Milking 'chai wala' barb against him for all its worth, Narendra Modi sipped tea at ease as he interacted with the common man across 1000 places through video, attacking Congress over governance and black money, which he promised to bring back after becoming prime minister.
The BJP's prime ministerial nominee, who has made senior Congress leader Mani Shankar Aiyar's jibe at his humble origin, when he sold tea with his father, a political weapon to hit out at Congress while connecting with the masses, likened bad governance to diabetes which drains a nation of its vitality.
Dubbing black money as a "national worry", Modi said he was committed to bringing it back from tax havens abroad, "which no other government can do" and distribute a portion of it among the salaried people who honestly paid their taxes.
"No matter how strong the body is, once it's afflicted by diabetes, it begins to host multiple diseases. Bad governance is like diabetes. Corruption sets in, there is no development and people are condemned to suffer," he said in an interface with common people as part of his "Chai Pe Charcha" programme.
Taking time off his high-pitched rallies, Modi castigated Congress at leisure over governance, saying "When a country of a hundred and twentyfive crore people loses faith in its elected government, how can the nation run? Mahatma Gandhi gave us Swaraj (self rule) but we could not bring Suraj (good governance)."
Responding to a question, the BJP leader dubbed accumulation of black money as an "anti-national" activity and vowed to bring it back from tax havens abroad even if it required amending existing laws and enacting new ones.
"The whole country is worried over black money. Black money is anti-national activity. We will set up a task force which will give it recommendations about how to bring it back. If required, law will be amended and new ones enacted. I am committed to do this because this money belongs to the poor people of India," he said. Modi said, if he became the prime minister, he would launch an incentive for the salaried people who paid their taxes honestly by apportioning part of the black money so recovered to them.
"We will set aside 5-10 per cent of the black money recovered from tax havens for them. Honest tax payers will get incentive and thieves the punishment," he said amid lusty cheers and clapping by the crowd. In his opening remarks, Modi, who described tea shops as "footpath parliament", did not forget to refer to his origins as tea vendor.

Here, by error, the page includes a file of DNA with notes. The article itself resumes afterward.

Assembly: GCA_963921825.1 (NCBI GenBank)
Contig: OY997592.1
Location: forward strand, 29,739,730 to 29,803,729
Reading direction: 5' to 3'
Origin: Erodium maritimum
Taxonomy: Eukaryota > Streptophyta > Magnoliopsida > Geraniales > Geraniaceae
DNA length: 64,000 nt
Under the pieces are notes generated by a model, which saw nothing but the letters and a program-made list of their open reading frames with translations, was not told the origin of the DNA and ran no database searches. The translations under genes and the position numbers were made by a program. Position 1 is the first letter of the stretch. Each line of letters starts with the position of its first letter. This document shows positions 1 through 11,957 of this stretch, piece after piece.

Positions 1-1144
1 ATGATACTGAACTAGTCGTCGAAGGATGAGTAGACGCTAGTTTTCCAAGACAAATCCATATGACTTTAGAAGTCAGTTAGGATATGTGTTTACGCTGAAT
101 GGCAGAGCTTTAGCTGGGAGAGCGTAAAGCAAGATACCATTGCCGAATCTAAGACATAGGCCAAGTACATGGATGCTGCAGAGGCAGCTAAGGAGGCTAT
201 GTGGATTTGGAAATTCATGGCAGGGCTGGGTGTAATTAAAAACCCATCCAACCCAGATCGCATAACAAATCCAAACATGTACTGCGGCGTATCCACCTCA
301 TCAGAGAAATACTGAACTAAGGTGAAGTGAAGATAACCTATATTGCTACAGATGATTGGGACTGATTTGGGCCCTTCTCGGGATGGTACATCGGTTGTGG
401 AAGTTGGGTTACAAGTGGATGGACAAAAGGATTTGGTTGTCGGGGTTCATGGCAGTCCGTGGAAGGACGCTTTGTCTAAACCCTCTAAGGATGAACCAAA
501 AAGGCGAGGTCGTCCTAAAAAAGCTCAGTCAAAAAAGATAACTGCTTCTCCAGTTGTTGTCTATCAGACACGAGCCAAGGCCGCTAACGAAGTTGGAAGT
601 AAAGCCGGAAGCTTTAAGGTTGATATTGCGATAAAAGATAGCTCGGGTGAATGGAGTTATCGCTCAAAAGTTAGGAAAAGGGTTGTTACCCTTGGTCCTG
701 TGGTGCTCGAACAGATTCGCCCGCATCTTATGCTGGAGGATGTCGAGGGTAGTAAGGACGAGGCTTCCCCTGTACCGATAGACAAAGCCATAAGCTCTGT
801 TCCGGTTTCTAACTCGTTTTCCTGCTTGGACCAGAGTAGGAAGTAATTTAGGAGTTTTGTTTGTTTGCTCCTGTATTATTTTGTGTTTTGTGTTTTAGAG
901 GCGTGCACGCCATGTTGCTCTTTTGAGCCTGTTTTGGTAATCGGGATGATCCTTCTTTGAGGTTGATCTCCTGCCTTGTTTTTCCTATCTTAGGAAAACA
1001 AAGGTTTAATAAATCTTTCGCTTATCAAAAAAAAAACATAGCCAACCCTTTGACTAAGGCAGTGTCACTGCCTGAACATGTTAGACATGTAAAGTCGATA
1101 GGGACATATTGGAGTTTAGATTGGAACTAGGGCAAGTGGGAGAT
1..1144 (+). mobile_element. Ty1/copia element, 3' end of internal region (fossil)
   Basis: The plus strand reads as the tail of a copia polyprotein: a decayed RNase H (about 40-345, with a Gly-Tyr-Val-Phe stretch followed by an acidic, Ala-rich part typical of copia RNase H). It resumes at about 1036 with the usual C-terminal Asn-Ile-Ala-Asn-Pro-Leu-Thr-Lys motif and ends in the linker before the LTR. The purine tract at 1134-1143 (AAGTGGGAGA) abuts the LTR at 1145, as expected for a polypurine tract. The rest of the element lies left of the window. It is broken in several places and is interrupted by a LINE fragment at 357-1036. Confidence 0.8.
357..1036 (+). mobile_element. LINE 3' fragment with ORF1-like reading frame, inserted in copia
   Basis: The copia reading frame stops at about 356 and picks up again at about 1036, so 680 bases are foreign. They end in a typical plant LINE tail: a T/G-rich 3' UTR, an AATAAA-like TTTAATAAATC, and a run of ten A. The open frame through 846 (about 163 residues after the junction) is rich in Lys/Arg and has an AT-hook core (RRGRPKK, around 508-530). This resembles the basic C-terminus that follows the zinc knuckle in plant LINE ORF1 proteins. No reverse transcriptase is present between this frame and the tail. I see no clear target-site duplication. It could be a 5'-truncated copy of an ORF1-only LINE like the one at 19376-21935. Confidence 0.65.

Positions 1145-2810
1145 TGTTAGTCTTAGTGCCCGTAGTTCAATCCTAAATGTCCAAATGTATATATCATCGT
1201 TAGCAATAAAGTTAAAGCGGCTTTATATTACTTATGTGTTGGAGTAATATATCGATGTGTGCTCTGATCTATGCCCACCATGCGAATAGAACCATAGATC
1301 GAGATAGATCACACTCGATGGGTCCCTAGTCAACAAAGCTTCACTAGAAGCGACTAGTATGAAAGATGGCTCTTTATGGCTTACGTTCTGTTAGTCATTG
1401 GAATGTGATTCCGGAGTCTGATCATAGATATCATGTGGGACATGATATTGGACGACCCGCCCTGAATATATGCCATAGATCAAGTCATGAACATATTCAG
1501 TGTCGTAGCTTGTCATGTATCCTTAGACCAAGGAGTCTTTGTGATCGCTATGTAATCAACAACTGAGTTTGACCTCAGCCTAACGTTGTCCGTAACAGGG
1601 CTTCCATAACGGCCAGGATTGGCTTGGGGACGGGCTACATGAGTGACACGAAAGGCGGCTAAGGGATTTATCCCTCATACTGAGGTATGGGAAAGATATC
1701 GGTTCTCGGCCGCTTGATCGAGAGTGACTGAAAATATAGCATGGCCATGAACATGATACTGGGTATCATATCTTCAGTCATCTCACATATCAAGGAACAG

"Today, when I have come to talk with you over tea, childhood memories come streaming. I am reminded of incidents of slights and insults. It was a special experience," he said. Responding to a question about terrorism, Modi said there should be zero tolerance towards it and effective laws needed to be enacted to check the menace.
"Terrorism has no colour, no religion. We should put it down with a firm hand without any discrimination. Effective laws and modern technology can help tackle it," he said. To a question from a man in Uttar Pradesh, who lamented "poor" law and order situation in the state, the Gujarat Chief Minister said, the Centre should desist from interfering in the eventuality of such a problem as it is a state subject, but lend a helping hand.
He underscored the need for preparing a national data base of criminals for improved detection and coordination between states in tackling crime. Modi, while replying to another query, suggested unbundling of the responsibilities of Food Corporation of India for procurement, storage and distribution of foodgrains to enable farmers get remunerative price and people quality product. Deploring that none of Indian universities figured in top 100 academic institutions in the world, the BJP leader stressed the need for improved research by universities.
"In the US and other western countries, governments base their policies, say on Tibet, on research papers prepared at universities. Policies so prepared would any day be better than the ones formulated in government offices," he said.
Modi said the poor of the country had the first claim to nation's resources but deprecated giving them alms. "The poor have the first claim to national resources, but I support helping them stand on their feet and not survive on alms. If a cycle is given to a man who sells goods door to door, he will cover larger area in lesser time. I am for empowerment of this kind," he said.
The programme, described as 'out of the box' initiative by BJP, was relayed at 1,000 tea stalls in 300 cities across the country, including 61 places in 22 cities and towns in Gujarat. Of these 1,000 locations, direct interaction happened from 30 places from where people shared their views, made suggestions on governance and asked Modi questions.